Assistant Professor Angel Hinzo‘s first memory of USD spans back to her time attending high school in North County, San Diego, and later at UC San Diego for her undergraduate degree when she visited campus. When she returned to USD several years later for her role as a visiting professor, she felt apprehensive.
Her mixed feelings stemmed from the mission style of campus buildings — albeit beautiful, they hold a long, and sometimes troubling history. “I was unsettled to be teaching Native American history in this place knowing the tensions and violence surrounding California Indian history…it was something I worked through,” she says. “I’m trained in Native studies, where it’s important to teach from the place you’re at — it’s very much grounded in place. [At USD] it’s grounded in California Indian history.”
Over time, the apprehension Hinzo felt was eased by real, important work she saw being done across campus. For example, when the university renamed Serra Hall to Saints Tekakwitha and Serra Hall in acknowledgment of the indgenous peoples, namely the Kumeyaay Nation, who were settled in San Diego before Catholic missionaries.
When the Department of Ethnic Studies began their search for an assistant professor, Hinzo applied believing in the work of the department and university to build connections with their local communities.
“I saw them working to build communities and make these connections — they do have good connections with the local Kumeyaay community. That made me interested in staying,” she says.
After accepting the role, Hinzo became a part of the “small but mighty” ethnic studies team. She’s found motivation and inspiration from her colleagues, like Alberto López Pulido, who leads The Turning Wheel Project.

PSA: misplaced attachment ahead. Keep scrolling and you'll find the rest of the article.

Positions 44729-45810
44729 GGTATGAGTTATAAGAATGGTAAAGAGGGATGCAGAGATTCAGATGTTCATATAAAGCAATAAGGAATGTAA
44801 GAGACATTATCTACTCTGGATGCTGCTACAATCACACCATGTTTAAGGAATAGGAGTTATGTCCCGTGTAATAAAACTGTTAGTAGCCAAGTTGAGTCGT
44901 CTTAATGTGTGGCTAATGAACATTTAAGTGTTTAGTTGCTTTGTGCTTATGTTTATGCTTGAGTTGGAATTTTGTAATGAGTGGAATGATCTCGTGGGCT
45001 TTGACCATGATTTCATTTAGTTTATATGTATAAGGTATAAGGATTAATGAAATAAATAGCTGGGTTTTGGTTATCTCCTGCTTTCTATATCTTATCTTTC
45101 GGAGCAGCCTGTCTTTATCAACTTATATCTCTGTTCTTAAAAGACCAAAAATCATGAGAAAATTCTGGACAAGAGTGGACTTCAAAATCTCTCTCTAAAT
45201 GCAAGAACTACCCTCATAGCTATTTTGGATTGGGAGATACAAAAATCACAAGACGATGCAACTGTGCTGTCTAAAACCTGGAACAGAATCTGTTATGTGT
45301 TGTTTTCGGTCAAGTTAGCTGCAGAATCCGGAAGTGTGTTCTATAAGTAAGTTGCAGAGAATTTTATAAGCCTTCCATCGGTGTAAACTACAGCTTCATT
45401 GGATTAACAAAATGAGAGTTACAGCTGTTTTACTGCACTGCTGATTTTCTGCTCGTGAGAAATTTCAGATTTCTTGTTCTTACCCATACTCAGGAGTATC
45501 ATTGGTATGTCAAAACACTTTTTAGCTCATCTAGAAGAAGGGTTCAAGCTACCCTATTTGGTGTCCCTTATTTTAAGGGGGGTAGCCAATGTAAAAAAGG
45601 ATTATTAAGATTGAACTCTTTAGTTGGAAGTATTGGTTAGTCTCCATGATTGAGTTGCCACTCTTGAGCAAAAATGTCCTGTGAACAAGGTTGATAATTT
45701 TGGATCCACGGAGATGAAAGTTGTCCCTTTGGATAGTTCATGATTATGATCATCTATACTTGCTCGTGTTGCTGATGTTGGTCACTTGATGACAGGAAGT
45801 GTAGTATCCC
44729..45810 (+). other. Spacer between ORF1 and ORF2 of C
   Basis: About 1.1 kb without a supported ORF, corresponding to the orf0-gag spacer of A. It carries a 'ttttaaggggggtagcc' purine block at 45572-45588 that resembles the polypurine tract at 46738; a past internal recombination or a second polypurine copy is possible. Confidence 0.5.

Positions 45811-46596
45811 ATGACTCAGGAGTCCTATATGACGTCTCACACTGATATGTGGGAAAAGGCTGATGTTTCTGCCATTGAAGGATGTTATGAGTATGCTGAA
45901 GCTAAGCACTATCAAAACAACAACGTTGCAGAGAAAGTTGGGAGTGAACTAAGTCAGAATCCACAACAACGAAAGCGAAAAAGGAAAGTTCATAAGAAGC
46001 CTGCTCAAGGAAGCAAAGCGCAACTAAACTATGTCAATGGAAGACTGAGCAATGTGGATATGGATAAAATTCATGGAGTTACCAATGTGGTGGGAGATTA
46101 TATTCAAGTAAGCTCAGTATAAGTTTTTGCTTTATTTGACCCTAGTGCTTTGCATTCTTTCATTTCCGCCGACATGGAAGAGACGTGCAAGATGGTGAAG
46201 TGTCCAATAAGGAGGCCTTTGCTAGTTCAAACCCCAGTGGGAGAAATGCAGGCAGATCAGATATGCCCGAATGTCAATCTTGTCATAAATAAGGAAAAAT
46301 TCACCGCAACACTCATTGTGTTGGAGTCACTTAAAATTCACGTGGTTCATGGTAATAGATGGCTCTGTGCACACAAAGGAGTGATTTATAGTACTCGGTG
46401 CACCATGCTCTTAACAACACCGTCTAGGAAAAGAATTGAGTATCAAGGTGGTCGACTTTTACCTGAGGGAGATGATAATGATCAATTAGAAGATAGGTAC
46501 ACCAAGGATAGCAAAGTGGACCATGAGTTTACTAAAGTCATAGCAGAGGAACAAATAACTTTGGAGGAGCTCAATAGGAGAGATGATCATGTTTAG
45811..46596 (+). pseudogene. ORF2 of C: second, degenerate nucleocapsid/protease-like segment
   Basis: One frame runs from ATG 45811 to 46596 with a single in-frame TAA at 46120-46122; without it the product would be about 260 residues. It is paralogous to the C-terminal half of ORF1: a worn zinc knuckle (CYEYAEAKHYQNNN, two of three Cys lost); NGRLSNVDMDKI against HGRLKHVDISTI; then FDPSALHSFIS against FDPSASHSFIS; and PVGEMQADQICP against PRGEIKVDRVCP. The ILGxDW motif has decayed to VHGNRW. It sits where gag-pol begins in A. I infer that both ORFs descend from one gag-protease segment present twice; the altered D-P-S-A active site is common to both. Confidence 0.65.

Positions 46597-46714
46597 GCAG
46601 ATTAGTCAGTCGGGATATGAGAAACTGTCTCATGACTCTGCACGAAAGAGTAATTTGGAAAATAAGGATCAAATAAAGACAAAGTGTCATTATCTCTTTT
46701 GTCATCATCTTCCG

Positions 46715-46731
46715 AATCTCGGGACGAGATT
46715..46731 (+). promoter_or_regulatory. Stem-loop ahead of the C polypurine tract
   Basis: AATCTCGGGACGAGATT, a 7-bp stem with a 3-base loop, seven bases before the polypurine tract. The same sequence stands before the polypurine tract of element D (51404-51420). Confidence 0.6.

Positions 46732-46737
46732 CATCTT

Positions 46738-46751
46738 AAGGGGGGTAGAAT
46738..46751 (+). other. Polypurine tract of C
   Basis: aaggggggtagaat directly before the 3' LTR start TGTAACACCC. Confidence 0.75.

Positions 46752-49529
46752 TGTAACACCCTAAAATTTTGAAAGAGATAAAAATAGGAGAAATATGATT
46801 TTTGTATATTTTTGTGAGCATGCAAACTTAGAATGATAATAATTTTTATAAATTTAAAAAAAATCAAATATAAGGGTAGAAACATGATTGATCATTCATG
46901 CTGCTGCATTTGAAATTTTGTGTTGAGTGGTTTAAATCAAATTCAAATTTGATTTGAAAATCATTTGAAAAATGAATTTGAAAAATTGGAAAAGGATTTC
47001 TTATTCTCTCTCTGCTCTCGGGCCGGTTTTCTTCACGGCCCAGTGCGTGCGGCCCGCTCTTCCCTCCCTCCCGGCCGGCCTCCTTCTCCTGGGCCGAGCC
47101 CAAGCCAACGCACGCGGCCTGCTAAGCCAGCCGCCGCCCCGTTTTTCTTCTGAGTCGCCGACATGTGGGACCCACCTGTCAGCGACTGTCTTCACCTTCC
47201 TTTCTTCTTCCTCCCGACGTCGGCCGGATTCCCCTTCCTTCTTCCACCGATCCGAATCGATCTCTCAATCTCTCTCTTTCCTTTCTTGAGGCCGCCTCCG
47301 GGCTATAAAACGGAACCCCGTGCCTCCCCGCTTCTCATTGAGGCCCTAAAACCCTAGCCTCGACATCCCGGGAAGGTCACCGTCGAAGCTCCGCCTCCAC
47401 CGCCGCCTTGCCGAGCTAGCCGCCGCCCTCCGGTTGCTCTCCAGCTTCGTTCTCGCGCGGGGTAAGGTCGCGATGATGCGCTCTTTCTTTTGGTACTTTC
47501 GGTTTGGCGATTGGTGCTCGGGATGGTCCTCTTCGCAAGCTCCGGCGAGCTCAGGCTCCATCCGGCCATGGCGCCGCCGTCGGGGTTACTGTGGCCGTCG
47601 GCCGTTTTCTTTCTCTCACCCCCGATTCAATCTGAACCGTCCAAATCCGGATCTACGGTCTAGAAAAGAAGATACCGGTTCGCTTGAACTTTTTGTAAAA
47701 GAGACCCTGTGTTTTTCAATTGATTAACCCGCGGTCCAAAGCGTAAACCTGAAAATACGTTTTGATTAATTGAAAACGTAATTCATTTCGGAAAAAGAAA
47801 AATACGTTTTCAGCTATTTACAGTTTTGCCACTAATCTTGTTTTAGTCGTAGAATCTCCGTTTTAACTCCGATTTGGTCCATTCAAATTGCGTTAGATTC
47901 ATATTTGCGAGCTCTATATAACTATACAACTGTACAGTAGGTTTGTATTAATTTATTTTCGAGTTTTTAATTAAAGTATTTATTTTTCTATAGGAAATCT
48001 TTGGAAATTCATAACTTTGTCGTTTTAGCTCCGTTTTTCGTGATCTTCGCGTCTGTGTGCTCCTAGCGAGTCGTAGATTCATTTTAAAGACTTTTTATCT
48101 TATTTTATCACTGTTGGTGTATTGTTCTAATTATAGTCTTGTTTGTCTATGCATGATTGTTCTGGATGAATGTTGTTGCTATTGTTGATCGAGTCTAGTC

“There’s a lot of institutional support for the department, a lot of desire to get input from the department, and interest in wanting to support the work that’s being done,” she says, noting how encouraging it’s been to see ideas come to life in the San Diego community. “To be able to see his project and his work getting support is important.”
Hinzo has begun building community in her own way — right in her classrooms. She invites local community members, like Stan and Martha Rodriguez from Kumeyaay Community College, to her classes to speak with students, a practice that has now become a staple of her courses and a valuable learning experience for students.
Her research in Native American studies “fluctuates between being historical and archival to ethnographic and focused on the lived experiences of today,” which inherently informs her teaching. She finds that students are often surprised by the discursive nature of how they engage with history in her classes, especially students who are accustomed to learning history in chronological order.
“Some students expect us to have this 1400s-1800s history, but when we engage with the history, we have to understand why these issues matter today to Native communities — like through the history of federal policies — we’re living today in the impact of these policies,” she says….
The above comes from a Dec. 17 release from the USD News Center.